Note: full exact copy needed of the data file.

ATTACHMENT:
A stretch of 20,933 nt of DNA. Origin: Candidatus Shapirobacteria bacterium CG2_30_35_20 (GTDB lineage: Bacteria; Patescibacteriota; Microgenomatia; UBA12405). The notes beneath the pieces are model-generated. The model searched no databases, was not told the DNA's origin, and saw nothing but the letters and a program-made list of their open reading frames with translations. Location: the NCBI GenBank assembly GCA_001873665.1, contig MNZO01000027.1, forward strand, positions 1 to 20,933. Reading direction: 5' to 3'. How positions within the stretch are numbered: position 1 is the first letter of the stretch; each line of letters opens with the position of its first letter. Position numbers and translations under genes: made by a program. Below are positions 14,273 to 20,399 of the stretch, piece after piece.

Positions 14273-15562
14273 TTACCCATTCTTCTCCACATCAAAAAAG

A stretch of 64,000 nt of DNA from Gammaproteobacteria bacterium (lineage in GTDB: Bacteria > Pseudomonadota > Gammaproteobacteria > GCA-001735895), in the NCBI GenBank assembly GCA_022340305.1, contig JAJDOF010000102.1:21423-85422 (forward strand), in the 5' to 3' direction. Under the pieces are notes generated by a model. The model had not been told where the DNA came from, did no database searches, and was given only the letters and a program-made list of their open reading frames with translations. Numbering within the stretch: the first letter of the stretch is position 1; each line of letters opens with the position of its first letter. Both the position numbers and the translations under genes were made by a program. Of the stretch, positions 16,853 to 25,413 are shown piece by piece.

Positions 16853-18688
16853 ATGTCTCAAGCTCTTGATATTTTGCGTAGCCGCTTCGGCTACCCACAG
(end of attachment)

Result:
A stretch of 20,933 nt of DNA. Origin: Candidatus Shapirobacteria bacterium CG2_30_35_20 (GTDB lineage: Bacteria; Patescibacteriota; Microgenomatia; UBA12405). The notes beneath the pieces are model-generated. The model searched no databases, was not told the DNA's origin, and saw nothing but the letters and a program-made list of their open reading frames with translations. Location: the NCBI GenBank assembly GCA_001873665.1, contig MNZO01000027.1, forward strand, positions 1 to 20,933. Reading direction: 5' to 3'. How positions within the stretch are numbered: position 1 is the first letter of the stretch; each line of letters opens with the position of its first letter. Position numbers and translations under genes: made by a program. Below are positions 14,273 to 20,399 of the stretch, piece after piece.

Positions 14273-15562
14273 TTACCCATTCTTCTCCACATCAAAAAAG

A stretch of 64,000 nt of DNA from Gammaproteobacteria bacterium (lineage in GTDB: Bacteria > Pseudomonadota > Gammaproteobacteria > GCA-001735895), in the NCBI GenBank assembly GCA_022340305.1, contig JAJDOF010000102.1:21423-85422 (forward strand), in the 5' to 3' direction. Under the pieces are notes generated by a model. The model had not been told where the DNA came from, did no database searches, and was given only the letters and a program-made list of their open reading frames with translations. Numbering within the stretch: the first letter of the stretch is position 1; each line of letters opens with the position of its first letter. Both the position numbers and the translations under genes were made by a program. Of the stretch, positions 16,853 to 25,413 are shown piece by piece.

Positions 16853-18688
16853 ATGTCTCAAGCTCTTGATATTTTGCGTAGCCGCTTCGGCTACCCACAG